Heralded as a "truly independent" indie film, Cavite was written, directed, and produced by Filipino-Americans Ian Gamazon and Neill Dela Llana. The film also stars Gamazon as Adam, a 32-year-old security guard in San Diego. The directing duo brilliantly stretch the limits of their very low budget to moving aesthetic and dramatic effect. Filmed using a hand-held camera and shot on location, mostly in the poor city of Cavite (part of the sprawling slums outside Manila), Cavite is a psychological thriller that gets most of its cultural and political points across through both show and tell.
Adam’s life has not amounted to much in America and, as the film opens, it is rapidly falling apart. He works as a night watchman, a poorly paid rent-a-cop keeping an eye on the cultural excesses of wealthier, American social superiors. He keeps an eye on private yachts, drives past a house laden with Christmas lights, out of the corner of his eye he watches an altercation between a street hooker and her john. Through a steady stream of such details Gamazon and Dela Llana pack this film visually full with their underlying social, ethical and self observations.
When Adam learns his father has died, he must fly to the Philippines, where his family still lives. Once en route, his (white American) girlfriend tries to break up with him over the phone. The girlfriend has panicked over discovering she is pregnant and is feeling guilty about communicating her decision to have an abortion. The staging of this physically disconnected argument over matters of the heart and womb, and religious differences, comes to symbolize the radical alienation and evident moral bankruptcy of the present first-world order, where ordinary people are caught up in the webs of invisible powers greater than themselves, lashing out irrationally at each other in their powerlessness.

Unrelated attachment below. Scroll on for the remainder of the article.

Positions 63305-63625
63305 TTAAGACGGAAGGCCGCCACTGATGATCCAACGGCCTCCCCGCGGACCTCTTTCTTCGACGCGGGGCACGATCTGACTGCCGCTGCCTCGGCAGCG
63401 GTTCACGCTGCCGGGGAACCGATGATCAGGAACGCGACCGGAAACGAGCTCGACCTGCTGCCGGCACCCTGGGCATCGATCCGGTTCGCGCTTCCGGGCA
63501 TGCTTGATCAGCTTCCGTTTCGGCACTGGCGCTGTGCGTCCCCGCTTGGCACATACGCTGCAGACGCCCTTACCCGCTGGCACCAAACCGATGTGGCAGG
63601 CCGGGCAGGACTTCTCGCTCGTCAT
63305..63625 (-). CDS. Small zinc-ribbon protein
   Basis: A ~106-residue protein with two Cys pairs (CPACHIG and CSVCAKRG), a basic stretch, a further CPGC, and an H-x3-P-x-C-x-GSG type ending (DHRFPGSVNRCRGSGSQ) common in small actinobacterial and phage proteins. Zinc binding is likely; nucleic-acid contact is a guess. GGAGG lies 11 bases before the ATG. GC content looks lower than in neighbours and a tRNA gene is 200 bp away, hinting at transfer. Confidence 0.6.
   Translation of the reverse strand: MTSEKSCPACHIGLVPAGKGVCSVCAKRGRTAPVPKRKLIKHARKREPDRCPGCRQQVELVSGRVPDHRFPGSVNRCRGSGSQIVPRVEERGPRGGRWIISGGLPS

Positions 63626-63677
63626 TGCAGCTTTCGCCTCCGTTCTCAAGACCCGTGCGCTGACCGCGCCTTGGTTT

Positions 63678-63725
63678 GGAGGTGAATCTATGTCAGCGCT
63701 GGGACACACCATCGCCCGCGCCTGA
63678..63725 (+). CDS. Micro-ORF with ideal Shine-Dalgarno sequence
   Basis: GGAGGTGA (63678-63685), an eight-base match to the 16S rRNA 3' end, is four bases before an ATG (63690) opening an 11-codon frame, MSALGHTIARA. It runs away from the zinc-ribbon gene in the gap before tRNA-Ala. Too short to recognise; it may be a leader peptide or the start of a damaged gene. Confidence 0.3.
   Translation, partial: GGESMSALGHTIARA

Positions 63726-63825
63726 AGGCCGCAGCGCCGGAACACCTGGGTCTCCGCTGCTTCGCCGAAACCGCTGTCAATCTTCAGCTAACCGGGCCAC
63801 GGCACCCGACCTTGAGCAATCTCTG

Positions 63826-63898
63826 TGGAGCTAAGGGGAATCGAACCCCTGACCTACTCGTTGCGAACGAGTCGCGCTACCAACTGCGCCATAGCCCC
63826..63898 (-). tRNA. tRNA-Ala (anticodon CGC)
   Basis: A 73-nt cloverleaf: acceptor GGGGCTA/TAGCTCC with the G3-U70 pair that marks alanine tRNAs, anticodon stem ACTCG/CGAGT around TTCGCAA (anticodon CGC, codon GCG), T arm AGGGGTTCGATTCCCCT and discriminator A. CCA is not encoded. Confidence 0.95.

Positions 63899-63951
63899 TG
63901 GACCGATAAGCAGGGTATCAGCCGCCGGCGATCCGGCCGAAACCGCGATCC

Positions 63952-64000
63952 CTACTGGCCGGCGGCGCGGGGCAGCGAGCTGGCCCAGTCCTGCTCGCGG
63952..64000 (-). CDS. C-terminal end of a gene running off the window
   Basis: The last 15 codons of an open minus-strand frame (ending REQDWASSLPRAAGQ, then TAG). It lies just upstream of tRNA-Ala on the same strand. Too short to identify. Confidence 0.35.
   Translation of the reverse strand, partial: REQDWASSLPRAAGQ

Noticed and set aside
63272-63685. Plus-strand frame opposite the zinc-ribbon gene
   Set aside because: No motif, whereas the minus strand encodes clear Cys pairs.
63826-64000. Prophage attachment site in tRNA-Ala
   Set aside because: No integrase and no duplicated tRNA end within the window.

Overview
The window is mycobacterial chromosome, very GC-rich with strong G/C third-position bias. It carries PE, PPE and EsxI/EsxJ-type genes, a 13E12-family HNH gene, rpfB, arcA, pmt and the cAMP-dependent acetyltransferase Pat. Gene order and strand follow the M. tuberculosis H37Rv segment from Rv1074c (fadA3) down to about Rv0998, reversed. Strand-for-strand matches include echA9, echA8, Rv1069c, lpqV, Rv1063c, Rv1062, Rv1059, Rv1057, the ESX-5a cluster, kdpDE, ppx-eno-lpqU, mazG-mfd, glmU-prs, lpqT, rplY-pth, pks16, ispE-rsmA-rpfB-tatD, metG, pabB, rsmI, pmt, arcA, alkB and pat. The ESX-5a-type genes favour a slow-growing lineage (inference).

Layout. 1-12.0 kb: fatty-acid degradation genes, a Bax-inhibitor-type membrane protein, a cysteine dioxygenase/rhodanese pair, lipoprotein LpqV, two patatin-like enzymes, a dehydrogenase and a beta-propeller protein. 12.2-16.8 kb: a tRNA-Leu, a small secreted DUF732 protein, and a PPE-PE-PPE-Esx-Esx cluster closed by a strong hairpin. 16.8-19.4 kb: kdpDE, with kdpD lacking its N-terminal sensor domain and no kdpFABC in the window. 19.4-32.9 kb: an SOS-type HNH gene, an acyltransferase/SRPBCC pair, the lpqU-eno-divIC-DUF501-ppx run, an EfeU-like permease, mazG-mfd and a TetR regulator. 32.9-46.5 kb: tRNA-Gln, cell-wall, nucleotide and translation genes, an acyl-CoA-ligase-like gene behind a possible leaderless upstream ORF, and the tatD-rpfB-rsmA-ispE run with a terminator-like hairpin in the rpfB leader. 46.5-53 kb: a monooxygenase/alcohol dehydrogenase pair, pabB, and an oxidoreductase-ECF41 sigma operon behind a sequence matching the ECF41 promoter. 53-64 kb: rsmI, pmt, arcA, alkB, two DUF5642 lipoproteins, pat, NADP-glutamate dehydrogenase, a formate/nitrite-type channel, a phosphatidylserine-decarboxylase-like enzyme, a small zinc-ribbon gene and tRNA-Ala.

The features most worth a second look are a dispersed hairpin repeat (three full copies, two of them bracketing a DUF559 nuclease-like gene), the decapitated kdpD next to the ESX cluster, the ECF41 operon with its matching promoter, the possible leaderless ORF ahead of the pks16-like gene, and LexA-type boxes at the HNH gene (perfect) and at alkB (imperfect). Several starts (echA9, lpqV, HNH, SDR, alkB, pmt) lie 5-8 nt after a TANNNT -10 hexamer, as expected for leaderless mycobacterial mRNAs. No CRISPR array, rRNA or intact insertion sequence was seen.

Once Adam touches down in Manila, his life takes a ninety-degree turn, and the narrative lifts off at this point. Adam’s mother is not at the airport to meet him. Instead, he answers a cell phone and quickly falls under the persuasive power of a kidnapper, who exists as a disembodied voice at the other end of the phone connection. There ensues a kind of cat-and-mouse game between the two, as Adam struggles against having his will broken by this voice. As the kidnapper bends Adam to seemingly short-sighted purposes of political revenge, an even more remarkable story unfolds.
The voice directs Adam to walk seemingly every nook and cranny of Cavite, to eat and drink local foods, to ride Jeepney busses and gamble at cock fights, to mingle closely with locals every step of the way. He is exhorted on more than one occasion to wash himself, to purify his body. The voiced taunts him for being "a faggot," "soft," and for not knowing "his own" culture. The voice compels Adam to rub his face in the garbage and excrement of Filipino poverty, which looks increasingly like effluvia flowing from first-world self-indulgence, and to join in jihad against "the American enemy." Lest the film seem overtly polemical, the kidnapper also serves as a distressing, careful study in patriarchal authoritarianism.
Cavite puts a human face on the nameless fears felt on both sides of this political, cultural and economic divide today. Garbed in the mantle of psychological thriller, Cavite shows, more than tells, how "globalization" functions, what it feels and smells and tastes like for those who experience it at ground level. The historical importance of Cavite, as the seat of Filipino independence (in 1898), underlines the multiple layers of meaning in play here. Ian Gamazon and Neill Dela Llana strike a prickly balance between fiction and documentary, holding a sustained tension between the filmmakers’ Filipino and American identities, as a simulacrum of the tension between first and third world identities and core values.